Unfortunately, the GOP had too many candidates running for office with little relevant experience and no discernable qualifications other than their assertions of election denial. When real evidence of election fraud exists, those who’ve attempted to perpetrate it must be investigated and, if guilty, punished. But to make accusations with little or no evidence, and to keep pushing these accusations even when they’re rejected by Republican election officials and Trump-appointed judges, is a losing strategy. The Republicans who did worst were those who harped on election denial almost to the exclusion of everything else, while those who fared best were those who credibly argued they were more competent to handle inflation, crime, and the border crisis. It is those latter men and women whom Republican party organizations and officials need to recruit for 2024.
To that end, the professional associations of Republican governors, senators, and representatives must scout for talent and offer generous financial and technical support to the men and women they find. And the support must begin in the primaries to help the voters choose the candidates most likely to win the general election should they be nominated.
Indeed, Republicans—and Democrats, too, for that matter—must be especially vigilant during the primary season. Those who vote in the primaries are more ideologically motivated than general election voters. Republican primary voters are more conservative while their Democratic counterparts are more liberal. There’s always the danger that one or the other party’s primary voters will nominate someone too radical to win the general election.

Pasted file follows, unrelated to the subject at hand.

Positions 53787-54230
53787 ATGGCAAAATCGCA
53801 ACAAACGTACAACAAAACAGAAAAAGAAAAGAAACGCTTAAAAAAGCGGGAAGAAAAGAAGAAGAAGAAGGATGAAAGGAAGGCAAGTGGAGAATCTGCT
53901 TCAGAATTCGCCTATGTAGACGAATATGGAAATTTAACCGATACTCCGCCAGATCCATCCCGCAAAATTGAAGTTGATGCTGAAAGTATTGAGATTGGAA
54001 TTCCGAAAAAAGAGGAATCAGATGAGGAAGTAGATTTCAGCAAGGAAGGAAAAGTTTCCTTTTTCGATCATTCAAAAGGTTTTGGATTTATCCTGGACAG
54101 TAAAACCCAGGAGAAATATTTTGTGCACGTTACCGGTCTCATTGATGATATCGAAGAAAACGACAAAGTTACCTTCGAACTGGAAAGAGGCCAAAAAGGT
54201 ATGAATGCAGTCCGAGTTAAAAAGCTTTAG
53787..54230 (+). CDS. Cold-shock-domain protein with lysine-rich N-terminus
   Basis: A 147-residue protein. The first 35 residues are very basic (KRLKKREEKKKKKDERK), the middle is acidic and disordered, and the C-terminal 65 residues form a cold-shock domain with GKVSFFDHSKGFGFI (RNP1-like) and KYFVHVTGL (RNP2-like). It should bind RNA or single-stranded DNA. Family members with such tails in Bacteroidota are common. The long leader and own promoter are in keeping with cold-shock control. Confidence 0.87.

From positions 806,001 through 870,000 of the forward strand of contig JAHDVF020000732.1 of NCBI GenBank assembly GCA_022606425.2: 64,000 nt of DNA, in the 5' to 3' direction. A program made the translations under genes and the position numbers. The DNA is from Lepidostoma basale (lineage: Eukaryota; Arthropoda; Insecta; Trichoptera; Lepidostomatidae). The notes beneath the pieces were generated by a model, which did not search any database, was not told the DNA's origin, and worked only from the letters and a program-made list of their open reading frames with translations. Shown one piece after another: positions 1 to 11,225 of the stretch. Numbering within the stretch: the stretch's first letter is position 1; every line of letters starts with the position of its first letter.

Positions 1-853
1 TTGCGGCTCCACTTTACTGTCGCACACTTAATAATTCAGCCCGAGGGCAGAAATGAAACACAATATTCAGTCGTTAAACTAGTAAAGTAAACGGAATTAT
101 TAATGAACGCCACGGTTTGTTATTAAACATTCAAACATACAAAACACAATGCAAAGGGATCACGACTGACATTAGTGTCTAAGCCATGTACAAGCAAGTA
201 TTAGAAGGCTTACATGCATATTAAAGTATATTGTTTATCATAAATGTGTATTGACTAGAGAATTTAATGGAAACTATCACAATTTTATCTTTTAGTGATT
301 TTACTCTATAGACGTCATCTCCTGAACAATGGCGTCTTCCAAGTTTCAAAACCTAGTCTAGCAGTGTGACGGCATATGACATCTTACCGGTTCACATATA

Moreover, the Democrats showed they had both the desire and the ability to sabotage GOP primaries by advertising the conservatism of the most radical and inexperienced Republican candidates for nomination, thereby enticing Republican voters to nominate them. As the Democrats hoped and expected, those Republicans on whom they spent their funds (about $53 million in thirteen House, Senate, and gubernatorial primary races), lost their general election campaigns to stronger Democratic nominees. Therefore, if it is determined that Democrats again begin sabotaging Republican races in 2024, Republican organizations must increase their financial support to better qualified Republican candidates to combat Democratic influence. And perhaps the GOP can also show that two can play this game by promoting looney leftists of the AOC-Bernie Sanders persuasion as well.
Of course, candidate recruitment suggestions don’t begin to cover all the issues the GOP must address if it wants to make its way back to power. What about former President Trump’s role in the future? How should the House Republicans conduct themselves assuming they win the majority there and elect Kevin McCarthy their speaker? And what should the Republicans do about the Democrats’ strongest issue—abortion. We’ll try to discuss these matters in future columns.
Malcolm L. Cross has lived in Stephenville and taught politics and government at Tarleton since 1987. His political and civic activities include service on the Stephenville City Council (2000-2014) and on the Erath County Republican Executive Committee (1990 to the present). He was Mayor Pro Tem of Stephenville from 2008 to 2014. He is a member of St. Luke’s Episcopal Church and the Stephenville Rotary Club, and does volunteer work for the Boy Scouts of America. Views expressed in this column are his and do not reflect those of The Flash as a whole.